A bright man with a vibrant message bounced through Winnipeg last week, and moved our community a few steps closer to breaking out of our public school malaise.
Dr. Joe Nathan, the Director of the Center for School Change at the University of Minnesota’s Hubert H. Humphrey Institute, was here to lead a workshop on school choice for Manitoba’s school board trustees.
Dr. Nathan had strong words about the education monopolies that predominate in North America. Why should parents need their approval to seek alternative schooling for their children? "Does Wal-Mart," he asks, "have to ask the Hudson’s Bay Company for permission every time it wants to open a new department store?"
An unapologetic liberal and fervent defender of the public school system, Dr. Nathan is also its sternest critic. He cites the case of a school in Los Angeles that ordered 30 computers through the division bureaucracy. Three years later, they still had not arrived.
The school took advantage of new state legislation allowing alternatives and set itself up as a charter school. The order for computers was filled immediately, and at a much lower price. The school wrote a cheque on the spot, without having to wade through layers of administration.
Dr. Nathan believes that the charter school method succeeds because it ties rewards to performance. Charter schools must state in advance what goals they intend to reach. If those goals are not met, their charters can be revoked. His research confirms the power of such sanctions. In case after case, charter schools have succeeded in significantly raising student achievement.
The problem with public school monopolies is the same one that besets most of our old-style public sector institutions. They receive the same amount of funding no matter what the outcome. Budget funds continue to roll whether or not the organization succeeds in its core mission.
Dr. Nathan pillories the stakeholders in established public schools who offer pat excuses for their failure to deliver the educational goods. They like to blame parents and social pathologies beyond their control. In many instances, charter schools have stepped in and turned things around in neighbourhoods with the most dismal prospects.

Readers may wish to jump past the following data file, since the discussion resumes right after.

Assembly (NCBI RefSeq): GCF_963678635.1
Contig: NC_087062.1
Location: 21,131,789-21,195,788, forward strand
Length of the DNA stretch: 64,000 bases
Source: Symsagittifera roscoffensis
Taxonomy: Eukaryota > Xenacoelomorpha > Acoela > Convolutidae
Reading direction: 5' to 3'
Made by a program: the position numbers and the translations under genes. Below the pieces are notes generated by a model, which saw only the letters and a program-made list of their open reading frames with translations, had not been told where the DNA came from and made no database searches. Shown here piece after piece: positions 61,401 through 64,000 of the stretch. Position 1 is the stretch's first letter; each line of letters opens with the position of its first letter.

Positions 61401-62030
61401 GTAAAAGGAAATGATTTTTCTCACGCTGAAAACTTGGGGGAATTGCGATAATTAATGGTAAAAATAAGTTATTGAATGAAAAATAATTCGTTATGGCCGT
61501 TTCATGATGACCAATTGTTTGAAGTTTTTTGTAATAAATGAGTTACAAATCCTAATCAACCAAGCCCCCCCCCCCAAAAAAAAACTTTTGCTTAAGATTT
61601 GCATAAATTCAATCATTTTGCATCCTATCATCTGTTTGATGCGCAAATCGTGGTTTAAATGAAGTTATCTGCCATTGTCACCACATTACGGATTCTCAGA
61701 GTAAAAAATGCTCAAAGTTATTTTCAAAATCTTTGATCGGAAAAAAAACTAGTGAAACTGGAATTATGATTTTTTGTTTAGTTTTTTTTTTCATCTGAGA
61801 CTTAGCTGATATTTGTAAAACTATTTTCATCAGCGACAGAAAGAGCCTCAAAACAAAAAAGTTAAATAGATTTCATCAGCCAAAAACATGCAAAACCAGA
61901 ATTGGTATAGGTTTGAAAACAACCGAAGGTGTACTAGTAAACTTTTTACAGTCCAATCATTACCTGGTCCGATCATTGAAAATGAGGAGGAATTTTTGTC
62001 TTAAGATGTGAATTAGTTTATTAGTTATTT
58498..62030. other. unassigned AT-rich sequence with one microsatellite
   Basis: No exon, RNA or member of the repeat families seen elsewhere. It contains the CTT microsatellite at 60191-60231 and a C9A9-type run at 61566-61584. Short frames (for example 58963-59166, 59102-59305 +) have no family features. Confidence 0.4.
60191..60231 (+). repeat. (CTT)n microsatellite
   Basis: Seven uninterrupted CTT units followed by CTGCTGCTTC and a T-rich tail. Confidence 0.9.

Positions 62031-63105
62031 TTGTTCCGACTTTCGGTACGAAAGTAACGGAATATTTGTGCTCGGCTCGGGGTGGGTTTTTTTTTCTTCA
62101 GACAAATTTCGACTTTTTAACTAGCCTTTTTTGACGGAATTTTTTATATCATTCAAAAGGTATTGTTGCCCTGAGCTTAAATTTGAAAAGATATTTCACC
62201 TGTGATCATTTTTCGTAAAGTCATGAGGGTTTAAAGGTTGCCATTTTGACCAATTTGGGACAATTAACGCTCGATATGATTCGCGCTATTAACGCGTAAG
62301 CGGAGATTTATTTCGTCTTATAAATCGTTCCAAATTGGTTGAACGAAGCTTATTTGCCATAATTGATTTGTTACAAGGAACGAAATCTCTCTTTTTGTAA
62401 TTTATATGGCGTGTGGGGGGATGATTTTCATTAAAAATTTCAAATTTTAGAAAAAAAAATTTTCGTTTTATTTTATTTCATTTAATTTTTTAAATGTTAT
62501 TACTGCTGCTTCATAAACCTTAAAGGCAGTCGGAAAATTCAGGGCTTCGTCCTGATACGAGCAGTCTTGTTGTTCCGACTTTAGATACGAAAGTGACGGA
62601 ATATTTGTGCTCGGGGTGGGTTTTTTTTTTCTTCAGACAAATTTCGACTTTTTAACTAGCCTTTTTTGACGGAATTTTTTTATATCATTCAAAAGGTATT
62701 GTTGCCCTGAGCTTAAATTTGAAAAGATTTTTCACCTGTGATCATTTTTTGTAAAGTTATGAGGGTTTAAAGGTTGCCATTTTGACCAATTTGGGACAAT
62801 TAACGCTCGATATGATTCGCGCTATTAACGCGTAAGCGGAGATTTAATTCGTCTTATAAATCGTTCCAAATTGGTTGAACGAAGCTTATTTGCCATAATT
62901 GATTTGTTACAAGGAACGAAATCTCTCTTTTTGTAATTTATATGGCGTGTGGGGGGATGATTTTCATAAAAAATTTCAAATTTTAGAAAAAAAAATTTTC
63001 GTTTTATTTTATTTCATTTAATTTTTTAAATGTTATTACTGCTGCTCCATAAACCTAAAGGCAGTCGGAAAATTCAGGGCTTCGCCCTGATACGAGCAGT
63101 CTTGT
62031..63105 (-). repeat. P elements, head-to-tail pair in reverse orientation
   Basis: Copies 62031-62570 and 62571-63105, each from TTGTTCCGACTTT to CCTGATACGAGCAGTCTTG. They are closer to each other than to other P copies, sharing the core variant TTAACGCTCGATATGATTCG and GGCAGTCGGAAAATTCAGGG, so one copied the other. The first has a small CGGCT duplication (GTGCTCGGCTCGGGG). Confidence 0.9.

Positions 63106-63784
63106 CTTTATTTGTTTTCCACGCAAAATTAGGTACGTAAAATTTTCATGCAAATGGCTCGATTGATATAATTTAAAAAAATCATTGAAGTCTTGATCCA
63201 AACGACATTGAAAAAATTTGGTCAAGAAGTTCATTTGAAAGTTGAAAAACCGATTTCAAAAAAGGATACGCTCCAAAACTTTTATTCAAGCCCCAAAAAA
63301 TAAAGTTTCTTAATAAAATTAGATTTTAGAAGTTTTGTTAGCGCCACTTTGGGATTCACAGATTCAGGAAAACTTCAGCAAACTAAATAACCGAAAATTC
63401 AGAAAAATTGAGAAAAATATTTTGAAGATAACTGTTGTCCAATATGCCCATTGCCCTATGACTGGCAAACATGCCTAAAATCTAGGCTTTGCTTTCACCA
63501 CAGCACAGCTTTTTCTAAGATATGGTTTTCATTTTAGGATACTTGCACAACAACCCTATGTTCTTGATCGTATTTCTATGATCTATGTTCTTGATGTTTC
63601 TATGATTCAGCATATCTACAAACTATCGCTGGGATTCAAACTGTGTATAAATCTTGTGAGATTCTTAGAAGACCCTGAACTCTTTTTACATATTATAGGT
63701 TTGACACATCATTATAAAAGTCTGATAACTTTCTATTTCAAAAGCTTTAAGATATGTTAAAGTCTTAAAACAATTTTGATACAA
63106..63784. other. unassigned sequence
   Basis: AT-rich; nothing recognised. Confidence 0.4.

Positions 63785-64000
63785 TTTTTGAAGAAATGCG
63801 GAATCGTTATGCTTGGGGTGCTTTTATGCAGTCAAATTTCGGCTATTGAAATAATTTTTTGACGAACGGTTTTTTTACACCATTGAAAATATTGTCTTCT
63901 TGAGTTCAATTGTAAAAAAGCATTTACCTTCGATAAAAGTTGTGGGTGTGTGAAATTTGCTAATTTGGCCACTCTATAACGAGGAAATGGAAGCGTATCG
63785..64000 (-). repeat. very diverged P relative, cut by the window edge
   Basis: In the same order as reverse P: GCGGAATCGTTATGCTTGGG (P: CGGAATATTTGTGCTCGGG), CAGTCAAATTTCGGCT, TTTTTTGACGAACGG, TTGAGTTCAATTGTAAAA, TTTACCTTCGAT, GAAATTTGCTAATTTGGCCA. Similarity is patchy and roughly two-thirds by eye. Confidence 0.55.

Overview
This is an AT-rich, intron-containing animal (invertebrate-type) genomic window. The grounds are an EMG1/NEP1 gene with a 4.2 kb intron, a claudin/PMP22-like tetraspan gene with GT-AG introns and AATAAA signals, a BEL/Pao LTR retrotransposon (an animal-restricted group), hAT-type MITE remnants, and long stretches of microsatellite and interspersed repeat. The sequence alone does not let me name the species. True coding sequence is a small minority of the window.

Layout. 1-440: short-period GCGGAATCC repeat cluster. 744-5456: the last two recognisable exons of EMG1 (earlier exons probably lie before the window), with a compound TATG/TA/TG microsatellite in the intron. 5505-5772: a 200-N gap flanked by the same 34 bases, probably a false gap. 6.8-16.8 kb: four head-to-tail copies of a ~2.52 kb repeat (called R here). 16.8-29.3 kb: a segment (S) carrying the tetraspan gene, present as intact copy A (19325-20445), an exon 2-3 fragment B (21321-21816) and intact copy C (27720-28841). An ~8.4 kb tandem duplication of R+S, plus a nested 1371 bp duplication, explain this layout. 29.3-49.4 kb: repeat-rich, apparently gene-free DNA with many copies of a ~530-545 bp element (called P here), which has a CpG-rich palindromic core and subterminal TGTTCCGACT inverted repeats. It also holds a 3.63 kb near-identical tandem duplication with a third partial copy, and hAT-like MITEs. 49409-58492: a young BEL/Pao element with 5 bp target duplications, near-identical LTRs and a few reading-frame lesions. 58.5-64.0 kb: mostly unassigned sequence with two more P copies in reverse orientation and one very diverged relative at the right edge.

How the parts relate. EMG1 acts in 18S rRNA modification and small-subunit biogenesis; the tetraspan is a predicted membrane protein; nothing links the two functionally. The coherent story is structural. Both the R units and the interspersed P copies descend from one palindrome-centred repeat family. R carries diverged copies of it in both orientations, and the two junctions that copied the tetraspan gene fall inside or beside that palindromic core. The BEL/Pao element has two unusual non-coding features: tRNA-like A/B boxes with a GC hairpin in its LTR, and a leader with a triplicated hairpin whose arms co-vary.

Dr. Nathan can provide many examples where public school officials gave up trying to educate children at risk, and charter schools did the job rather quickly. In one case, in a very poor district in Springfield, Massachusetts, students scored 62 per cent below average before a charter school took over. One year later, test scores from the same children were 62 per cent above average.
Rather than stand in the way of choice and diversity, authorities should encourage charter schools as a stimulus that will, by means of friendly competition, force regular public schools to upgrade their product. Public opinion has changed so drastically in some American states that some teachers’ unions, once adamantly opposed to school choice, now provide seed funding for potential charters.
It is a simple recognition of the overwhelming success of the charter school movement. Dr. Nathan’s Center recently produced a study which echoed the glowing reviews that similar assessments of charter schools have already received.
This is an idea that cannot be stopped. With appropriate controls — no admission tests, no cherry-picking, standardized tests to monitor performance — charter schools can challenge and raise the performance of our public school system.
This may be its salvation. Dr. Nathan quotes Abraham Lincoln: "The dogmas of the quiet past are inadequate to the stormy present."
In eight short years, charter schools have grown from one small venture in Minnesota to more than a thousand in dozens of states. Twelve are now chartered in Alberta.
It’s turning into an idea that’s impossible to resist.